Previously in Diagnosis Part 1 I discussed what lead me to get some medical attention and help because the bottoms of my feet were tingling. Diagnosis Part 2 begins now.
It’s amazing to me now that my first experiences with Neurologists aren’t as clear in my memory as they once were. Why? Probably because it’s been almost 10 years. I’m sure a lot of it is because so much of those experiences were so painfully traumatic to me and so frustrating to remember that I have learned to let them go and try to block them out a bit. So let’s see what I come up with.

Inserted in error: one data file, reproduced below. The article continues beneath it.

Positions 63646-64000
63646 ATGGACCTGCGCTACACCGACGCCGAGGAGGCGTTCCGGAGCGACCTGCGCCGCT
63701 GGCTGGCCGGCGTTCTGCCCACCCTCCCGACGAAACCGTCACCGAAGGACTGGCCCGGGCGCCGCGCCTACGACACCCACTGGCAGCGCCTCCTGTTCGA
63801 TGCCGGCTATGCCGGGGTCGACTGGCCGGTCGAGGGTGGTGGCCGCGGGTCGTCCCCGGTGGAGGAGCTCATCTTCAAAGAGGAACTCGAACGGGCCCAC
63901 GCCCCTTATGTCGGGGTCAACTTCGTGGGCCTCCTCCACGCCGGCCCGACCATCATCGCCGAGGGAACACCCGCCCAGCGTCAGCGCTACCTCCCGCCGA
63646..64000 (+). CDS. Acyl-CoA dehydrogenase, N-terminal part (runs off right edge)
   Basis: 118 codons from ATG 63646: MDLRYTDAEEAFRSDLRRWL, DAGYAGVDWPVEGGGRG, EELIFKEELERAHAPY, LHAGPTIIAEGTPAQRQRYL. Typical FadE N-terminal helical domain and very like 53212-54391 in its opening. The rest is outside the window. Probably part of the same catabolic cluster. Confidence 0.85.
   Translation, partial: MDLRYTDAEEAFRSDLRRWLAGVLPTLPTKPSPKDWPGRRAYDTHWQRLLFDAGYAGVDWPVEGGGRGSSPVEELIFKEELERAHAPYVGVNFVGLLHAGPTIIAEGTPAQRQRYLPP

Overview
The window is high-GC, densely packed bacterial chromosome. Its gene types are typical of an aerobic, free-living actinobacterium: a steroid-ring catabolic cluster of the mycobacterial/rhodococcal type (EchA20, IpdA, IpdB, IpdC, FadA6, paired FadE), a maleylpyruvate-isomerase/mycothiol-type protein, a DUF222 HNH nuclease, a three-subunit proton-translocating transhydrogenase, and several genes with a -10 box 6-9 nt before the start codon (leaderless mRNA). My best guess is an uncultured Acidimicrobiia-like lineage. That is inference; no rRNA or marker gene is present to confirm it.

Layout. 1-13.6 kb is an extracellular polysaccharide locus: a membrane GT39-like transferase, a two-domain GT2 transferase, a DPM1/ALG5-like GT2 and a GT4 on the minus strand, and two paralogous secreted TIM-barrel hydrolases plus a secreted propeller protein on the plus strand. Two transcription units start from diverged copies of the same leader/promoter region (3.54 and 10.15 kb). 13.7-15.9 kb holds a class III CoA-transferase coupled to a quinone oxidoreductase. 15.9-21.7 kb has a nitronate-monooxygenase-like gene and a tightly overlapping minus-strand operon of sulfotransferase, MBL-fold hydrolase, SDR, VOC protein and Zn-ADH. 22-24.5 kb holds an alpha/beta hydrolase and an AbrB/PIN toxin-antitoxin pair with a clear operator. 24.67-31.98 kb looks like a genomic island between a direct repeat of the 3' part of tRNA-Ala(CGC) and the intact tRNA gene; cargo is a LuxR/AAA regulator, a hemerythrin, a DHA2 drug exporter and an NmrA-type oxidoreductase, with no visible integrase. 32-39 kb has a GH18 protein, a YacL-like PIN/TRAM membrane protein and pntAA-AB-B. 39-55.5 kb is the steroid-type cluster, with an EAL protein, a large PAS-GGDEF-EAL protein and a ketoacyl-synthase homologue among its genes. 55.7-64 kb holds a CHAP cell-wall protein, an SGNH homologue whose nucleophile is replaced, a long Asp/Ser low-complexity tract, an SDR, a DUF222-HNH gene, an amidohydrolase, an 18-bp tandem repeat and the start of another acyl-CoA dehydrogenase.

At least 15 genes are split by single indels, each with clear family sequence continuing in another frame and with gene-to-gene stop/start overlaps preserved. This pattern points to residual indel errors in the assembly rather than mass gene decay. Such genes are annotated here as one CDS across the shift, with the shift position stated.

The first Neurologist I did see was a woman who spent a few minutes with me doing a “Work Up” of sorts and checking me out neurologically. I’m sure she checked out my balance a bit and checked my reflexes and my sense of touch. I do remember a bit of discussion regarding my symptoms and why I was there. She thought perhaps I had something called Peripheral Neuropathy (so she didn’t completely ignore me) and that I could try a medication if I wanted. (Just what I wanted…medication). She asked me if I had ever heard of or tried something called Neurontin and I told her no. She suggested I take it but that it was very serious that I take it at night right before I go to bed because you know, some of her patients could get “pretty drowsy” from it. (Let’s just say I did try taking it and it did nothing for the tingling but first it would make me “spin” before I fell asleep, then it would knock me out and I would have a ridiculously hard time waking up from it. Not my idea of a good time.) And then she said she MIGHT want to do a few tests on me but she would have to check with my HMO regarding approvals and referrals, etc. (Hmm. The HMO again. I cringe these days every time I even hear, write, say or see those letters. Yes, I’m cringing a bit now but it’s worth it to tell the story.) And so I checked with her in a few days to see if she had received approvals for these “tests” and she blew me aside and said that she wasn’t really even sure I needed them ANYWAY because well, only OLDER people really needed these tests. And if I recall correctly she mentioned something about how it was really only affecting my right side right (completely unsure of what I was even dealing with anyway)? I responded with, “No. It’s both bottoms of my feet” and really began feeling disillusioned already with the process. (That was just the beginning…)